I have been reading romance novels since the age of fourteen.
Regency romances are one of my all-time favorite eras (grand ballrooms, dinner parties while sitting next to a grand duke or war hero just returned from fighting against Napoleon and the French, hey I girl can dream, can’t she).
When I am not reading or writing the stories I have visions in my head, I am enjoying the joyful moments with my growing family, the ballet and romantic movies.
Writing has always been a great passion for me, a long road of many ups and downs (and lots of online writing classes) and the years it took to get the craft right, finally, all my time and efforts paid off and now my dream of becoming a published author is now a reality.
It just goes to prove dreams can come true as long as you do not give up on them.
Susana: What is your favorite part of writing?
Diane: The research and having the opportunity to let my imagination run away with me as I go into another place and time while creating romantic stories.
Susana: Your current release, The Rake’s Redemption, takes a slightly different spin on the “left at the altar” storyline. Where did you get the idea for your unique spin on this familiar theme?
Diane: I always enjoyed reading second chance on romance books and I thought I could do this and the hard part was trying to come up with a plot that wasn’t used before. I do hope you like Caroline and Pierce as they found the love they once shared wasn’t lost forever.
Susana: This story also has elements of the difficulties soldiers face when they return home. Who or what was your inspiration for this secondary theme?
Diane: The anniversary of Waterloo and I thought what must it have felt like to be battle, seeing your fellow soldiers and friends die right before your eyes.
Susana: What do you have coming up next?
Diane: January 2016 – A Christmas Regency novella – The Earl’s Christmas Embrace – matchmaking gone astray. First of a series of war heroes coming home and searching for their missing friend.
Post Traumatic Stress Disorder (PTSD)
While researching for my debut novella The Rake’s Redemption, I stumbled upon PTSD and thought my hero, Pierce Mortimer, just returning from the Napoleonic wars, most likely had suffered this illness on this return home.
In Regency England, they would not have had the name or medical understanding that we have today. It was not until World War I that they termed the condition shell shock.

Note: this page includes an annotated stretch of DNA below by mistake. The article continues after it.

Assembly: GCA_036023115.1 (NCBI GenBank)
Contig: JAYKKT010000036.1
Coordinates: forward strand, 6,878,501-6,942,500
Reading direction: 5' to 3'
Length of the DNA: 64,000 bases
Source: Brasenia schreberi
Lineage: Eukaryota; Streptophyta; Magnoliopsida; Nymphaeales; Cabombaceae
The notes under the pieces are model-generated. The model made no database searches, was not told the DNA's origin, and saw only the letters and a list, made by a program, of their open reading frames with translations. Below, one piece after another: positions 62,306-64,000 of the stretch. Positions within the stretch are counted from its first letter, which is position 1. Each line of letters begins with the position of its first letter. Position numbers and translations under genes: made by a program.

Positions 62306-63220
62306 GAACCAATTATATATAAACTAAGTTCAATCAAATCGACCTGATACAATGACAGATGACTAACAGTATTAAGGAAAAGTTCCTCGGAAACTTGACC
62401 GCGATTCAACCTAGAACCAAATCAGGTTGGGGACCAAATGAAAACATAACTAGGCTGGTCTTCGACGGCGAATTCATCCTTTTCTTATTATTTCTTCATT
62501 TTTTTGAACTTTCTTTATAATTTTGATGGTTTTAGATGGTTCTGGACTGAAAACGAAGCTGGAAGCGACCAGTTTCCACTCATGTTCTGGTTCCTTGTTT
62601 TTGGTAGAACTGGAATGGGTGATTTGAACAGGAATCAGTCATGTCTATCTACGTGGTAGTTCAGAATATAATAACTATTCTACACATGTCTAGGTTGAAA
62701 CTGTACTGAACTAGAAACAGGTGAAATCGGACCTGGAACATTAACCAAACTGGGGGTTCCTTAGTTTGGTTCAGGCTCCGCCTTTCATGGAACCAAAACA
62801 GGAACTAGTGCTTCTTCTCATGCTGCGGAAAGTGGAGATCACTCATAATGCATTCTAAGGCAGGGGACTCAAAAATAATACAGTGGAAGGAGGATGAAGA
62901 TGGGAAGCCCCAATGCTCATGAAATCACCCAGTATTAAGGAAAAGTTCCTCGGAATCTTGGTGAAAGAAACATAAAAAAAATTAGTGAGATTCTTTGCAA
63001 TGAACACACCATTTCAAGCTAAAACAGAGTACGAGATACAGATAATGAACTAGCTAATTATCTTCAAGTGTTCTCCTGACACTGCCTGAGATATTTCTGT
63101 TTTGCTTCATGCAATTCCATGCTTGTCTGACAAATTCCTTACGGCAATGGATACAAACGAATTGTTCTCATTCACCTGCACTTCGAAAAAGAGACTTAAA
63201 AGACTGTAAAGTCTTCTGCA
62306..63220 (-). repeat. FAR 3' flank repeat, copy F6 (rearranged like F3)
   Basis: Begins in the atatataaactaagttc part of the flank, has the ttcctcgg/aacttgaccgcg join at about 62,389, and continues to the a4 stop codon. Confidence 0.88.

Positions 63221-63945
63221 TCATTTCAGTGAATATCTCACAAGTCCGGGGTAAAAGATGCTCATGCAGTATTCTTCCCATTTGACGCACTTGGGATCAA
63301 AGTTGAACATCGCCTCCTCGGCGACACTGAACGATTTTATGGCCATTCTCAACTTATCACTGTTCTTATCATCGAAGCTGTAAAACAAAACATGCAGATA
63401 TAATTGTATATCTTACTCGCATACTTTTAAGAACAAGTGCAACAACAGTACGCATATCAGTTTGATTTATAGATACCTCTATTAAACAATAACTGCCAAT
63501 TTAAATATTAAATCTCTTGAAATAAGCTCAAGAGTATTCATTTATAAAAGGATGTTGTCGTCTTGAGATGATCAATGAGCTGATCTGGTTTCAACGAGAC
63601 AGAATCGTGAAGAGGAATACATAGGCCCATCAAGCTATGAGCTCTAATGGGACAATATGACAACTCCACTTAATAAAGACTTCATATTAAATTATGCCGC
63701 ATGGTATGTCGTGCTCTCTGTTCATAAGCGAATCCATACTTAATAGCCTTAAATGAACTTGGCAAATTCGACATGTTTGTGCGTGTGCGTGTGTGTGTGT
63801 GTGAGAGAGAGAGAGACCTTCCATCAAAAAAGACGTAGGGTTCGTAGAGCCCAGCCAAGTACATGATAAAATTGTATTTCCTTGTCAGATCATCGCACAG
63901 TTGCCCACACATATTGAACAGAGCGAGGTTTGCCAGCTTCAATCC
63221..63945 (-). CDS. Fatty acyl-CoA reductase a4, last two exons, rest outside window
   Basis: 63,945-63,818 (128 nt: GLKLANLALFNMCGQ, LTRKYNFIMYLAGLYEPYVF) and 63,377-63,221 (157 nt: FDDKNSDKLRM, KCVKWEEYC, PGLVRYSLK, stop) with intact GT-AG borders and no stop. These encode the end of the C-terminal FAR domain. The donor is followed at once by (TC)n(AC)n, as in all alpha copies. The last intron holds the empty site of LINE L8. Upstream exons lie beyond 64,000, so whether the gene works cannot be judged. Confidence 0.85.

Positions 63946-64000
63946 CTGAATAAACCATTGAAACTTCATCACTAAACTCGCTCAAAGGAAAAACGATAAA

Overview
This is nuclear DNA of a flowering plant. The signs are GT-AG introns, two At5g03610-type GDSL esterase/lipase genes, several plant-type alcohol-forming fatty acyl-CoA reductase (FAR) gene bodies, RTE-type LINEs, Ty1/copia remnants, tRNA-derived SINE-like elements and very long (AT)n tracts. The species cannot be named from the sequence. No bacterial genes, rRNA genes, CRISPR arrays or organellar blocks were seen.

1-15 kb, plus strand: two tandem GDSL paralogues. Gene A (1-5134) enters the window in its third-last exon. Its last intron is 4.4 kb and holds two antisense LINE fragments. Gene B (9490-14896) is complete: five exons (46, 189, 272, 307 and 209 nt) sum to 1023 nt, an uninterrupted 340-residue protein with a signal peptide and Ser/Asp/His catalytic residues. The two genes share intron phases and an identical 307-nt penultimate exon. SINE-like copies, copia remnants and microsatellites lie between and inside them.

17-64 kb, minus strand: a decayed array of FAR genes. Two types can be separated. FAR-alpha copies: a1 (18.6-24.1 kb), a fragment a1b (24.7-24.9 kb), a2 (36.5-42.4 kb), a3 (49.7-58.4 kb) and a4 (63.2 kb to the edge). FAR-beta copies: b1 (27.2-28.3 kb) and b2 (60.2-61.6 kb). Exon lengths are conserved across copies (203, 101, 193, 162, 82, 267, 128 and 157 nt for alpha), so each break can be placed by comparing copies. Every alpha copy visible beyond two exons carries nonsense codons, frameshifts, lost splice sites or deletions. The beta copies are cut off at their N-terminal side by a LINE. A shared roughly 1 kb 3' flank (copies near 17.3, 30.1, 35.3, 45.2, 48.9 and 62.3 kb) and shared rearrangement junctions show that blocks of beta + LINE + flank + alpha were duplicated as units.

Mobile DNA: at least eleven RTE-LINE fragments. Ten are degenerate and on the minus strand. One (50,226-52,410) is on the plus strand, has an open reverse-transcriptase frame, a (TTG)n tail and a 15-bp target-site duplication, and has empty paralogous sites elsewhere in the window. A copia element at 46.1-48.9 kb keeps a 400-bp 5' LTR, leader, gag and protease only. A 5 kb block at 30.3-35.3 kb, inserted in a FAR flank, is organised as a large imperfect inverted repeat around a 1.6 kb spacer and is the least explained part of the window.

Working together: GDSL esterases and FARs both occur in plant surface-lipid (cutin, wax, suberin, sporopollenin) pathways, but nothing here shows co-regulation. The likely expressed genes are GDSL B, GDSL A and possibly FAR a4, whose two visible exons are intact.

Research on the condition of PTSD in the 18th century has meant significant digging and piecing together information given to them in bits and pieces. Suffering with PTSD could lead one to re-experiencing experiences through recollections, dreams or acting as if the event is still going on.
PTSD is not limited to just re-experiencing. There are many pieces of the puzzle. There could be attempts to numb or avoid the topic of what he experiences with copious amounts of alcohol. There would be outburst or anger or one might have difficulty in social situations.
The Napoleonic wars were long and drawn out and it is not inconceivable that soldiers did not return with PTSD. They just would had a different name for it.
In regards to the Royal Navy, they were believed to just be melancholy. War and its consequences (death, disease) were so commonplace during the 18th century that those who had symptoms of PTSD were called cowards. The names they had for PTSD were cerebro-spinal shock or wind contusions. The condition was treated with skepticism which had to be difficult for a soldier who had no physical wounds.
About Rake’s Redemption
Rake’s Redemption is a story of love interrupted by a young man’s call to duty…
Pierce, a younger son, realizes that the life of a military officer is far beneath what the woman he loves deserves. Despite her reassurances, he makes a decision to leave her behind, which will haunt him even after he returns from the war.
Caroline, socially ruined by a failed elopement, yearns for a husband and children of her own. Finally deciding to accept the attentions of eligible bachelors, her world is turned upside down once again when her brother in law returns from fighting Napoleon on the peninsula.
When Pierce returns to his childhood home, he and Caroline soon realize they share a sizzling physical attraction. But will the lingering pain of rejection she carries and his dark memories of battle stand in the way of love?
About the Author
Always an avid reader, Diane was introduced to the world of historical romance at the age of fourteen by favorite aunt. From that day, she determined to create her own world of romance, filled with the British aristocracy and the turbulent Regency era, during and after the Napoleonic Wars.
When not reading or writing about dukes, earls, and their ladies, Diane spends her time making beautiful memories with her husband and children, attending the ballet, or watching movies (love stories, of course!).